How to Replace a Worn-Out Electrical Outlet by backwiring the new heavy duty outlet. This project is continued from How to Replace a Worn-Out Electrical Outlet – Part 1.
Leviton Heavy Duty Electrical Outlet
Having removed the worn out electrical outlet, I’ll replace it with a Leviton 5252-W Heavy Duty Electrical Outlet (.pdf file) rated for 15AMPs and 125 volts for this high-use bathroom vanity location. The heavy duty outlet costs about $5 compared to less than $1 for the residential grade outlet. You get what you pay for in terms of quality and durability.
The following diagram explains the terminals and connections of an electrical outlet. I’m showing the Leviton 5320-WCP residential grade outlet because the side screw terminals are easier to see versus the heavy duty outlet above; however both outlets have the same configuration.
There is no “up” or “down” to an electrical outlet and it can be installed in the “face” orientation as shown above or rotated 180 degrees. I recommend sticking with the orientation used in your home for consistency.
Backwiring an Electrical Outlet
The new Leviton 5252 outlet will be backwired using the screw-and-clamp system of the heavy duty outlet. Backwiring is faster than sidewiring and just as secure with the screw-and-clamp system of the heavy duty outlet. To backwire the outlet, the 12 gauge wires are stripped to the length as measured by the strip gauge embossed on the back of the outlet.
Here’s a closeup of the backwire method. The wire is inserted into the hole and captured by the silver colored clamp as the side screw is tightened. The clamp face is serrated for extra holding power and the wire will not rotate.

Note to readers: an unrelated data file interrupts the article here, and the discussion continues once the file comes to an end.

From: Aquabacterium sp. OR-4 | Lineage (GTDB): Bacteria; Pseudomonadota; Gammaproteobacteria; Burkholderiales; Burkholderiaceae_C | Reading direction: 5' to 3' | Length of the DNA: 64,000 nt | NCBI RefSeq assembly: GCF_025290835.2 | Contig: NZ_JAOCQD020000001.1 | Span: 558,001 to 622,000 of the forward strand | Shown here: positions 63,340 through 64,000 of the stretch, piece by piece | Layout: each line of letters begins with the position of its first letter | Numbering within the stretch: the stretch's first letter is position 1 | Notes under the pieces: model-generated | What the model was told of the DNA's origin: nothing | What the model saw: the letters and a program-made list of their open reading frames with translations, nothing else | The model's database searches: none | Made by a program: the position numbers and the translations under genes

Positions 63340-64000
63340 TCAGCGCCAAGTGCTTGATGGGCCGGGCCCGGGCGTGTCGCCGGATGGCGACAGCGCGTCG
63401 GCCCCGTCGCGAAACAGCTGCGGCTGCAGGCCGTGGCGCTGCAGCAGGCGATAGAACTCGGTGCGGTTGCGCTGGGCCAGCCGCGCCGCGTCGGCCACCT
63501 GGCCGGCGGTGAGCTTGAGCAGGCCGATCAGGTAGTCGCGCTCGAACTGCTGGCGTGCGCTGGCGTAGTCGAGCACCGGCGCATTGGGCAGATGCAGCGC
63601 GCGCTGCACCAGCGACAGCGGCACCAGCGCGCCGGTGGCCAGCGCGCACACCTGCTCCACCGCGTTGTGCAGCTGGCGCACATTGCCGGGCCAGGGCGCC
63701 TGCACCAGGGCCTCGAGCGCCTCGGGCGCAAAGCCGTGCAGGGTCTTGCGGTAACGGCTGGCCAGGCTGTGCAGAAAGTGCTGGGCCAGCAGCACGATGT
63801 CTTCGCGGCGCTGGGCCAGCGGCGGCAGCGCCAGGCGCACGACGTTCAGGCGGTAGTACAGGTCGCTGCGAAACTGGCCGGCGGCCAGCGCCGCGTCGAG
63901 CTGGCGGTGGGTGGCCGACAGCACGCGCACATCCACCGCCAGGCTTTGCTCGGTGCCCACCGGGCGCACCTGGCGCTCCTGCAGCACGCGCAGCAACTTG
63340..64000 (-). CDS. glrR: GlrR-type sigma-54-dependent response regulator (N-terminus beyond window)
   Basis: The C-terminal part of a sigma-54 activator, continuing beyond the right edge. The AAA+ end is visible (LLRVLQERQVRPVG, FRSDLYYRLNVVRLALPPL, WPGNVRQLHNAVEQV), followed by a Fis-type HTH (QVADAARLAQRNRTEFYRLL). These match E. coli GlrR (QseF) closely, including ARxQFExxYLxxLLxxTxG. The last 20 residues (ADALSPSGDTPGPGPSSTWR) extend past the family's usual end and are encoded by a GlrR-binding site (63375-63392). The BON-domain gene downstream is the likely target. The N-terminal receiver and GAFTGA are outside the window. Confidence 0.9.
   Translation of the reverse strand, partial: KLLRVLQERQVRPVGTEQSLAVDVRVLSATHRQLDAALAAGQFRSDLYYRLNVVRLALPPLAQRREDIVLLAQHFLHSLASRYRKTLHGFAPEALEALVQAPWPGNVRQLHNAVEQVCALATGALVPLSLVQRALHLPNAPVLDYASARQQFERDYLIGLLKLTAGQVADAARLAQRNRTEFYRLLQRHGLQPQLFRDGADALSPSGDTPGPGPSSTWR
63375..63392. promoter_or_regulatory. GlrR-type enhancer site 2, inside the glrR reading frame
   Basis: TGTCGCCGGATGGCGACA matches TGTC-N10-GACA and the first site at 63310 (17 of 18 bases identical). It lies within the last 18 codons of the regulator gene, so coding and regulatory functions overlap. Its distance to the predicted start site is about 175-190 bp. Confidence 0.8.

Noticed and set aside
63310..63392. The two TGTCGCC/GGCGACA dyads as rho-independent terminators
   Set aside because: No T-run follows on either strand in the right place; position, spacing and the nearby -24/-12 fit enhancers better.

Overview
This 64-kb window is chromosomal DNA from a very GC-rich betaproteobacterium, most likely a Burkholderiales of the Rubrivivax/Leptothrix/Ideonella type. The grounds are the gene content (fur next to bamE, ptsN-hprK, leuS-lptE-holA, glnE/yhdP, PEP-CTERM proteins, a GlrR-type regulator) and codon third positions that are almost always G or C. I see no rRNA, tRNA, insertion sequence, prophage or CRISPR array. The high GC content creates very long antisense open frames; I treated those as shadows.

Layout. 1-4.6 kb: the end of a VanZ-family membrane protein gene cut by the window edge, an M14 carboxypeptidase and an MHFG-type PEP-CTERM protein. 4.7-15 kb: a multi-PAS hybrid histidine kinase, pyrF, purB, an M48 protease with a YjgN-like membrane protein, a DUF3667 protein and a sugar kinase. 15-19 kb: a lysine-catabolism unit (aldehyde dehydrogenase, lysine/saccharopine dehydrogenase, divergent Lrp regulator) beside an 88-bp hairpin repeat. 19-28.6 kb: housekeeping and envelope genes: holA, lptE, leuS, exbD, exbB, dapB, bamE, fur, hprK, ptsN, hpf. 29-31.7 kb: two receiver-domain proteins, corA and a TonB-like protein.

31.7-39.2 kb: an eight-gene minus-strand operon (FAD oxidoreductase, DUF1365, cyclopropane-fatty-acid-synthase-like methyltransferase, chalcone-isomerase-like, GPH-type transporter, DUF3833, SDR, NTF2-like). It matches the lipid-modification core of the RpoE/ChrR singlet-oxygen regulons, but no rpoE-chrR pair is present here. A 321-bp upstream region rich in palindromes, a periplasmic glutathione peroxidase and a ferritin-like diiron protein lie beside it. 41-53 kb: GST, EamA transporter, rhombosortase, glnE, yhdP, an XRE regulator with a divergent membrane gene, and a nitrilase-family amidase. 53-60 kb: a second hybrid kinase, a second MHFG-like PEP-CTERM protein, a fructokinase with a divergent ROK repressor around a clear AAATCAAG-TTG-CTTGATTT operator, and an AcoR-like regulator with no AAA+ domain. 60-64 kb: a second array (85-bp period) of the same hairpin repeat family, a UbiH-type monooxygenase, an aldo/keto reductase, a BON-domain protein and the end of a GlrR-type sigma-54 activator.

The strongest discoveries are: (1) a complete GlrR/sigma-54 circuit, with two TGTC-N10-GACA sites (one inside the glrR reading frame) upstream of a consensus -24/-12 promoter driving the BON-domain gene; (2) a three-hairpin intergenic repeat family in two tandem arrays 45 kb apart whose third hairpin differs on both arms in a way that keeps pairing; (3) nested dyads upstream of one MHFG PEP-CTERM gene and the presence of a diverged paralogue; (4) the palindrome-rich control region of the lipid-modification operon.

I like to wire the ground first for safety and convenience. The ground wire is looped around the green ground screw and the screw is tightened.
The hot (black) wires are inserted on the side with the brass colored screws and the screws tightened to clamp the wire in place. The white (neutral) wires are inserted on the side with the silver colors screws and secured. In a middle-of-the-run series wired configuration such as this, the current flows across the metal tab (red arrow) between the terminals to reach the downstream outlets. A problem with the outlet could affect all downstream outlets.
The backwired outlet is ready for mounting in the electrical box.
At this point all that’s left to do is gently fold the wires inside the wall box, fasten the two mounting screws and replace the outlet cover plate.
This project is continued in How to Replace a Worn-Out Electrical Outlet – Part 3.
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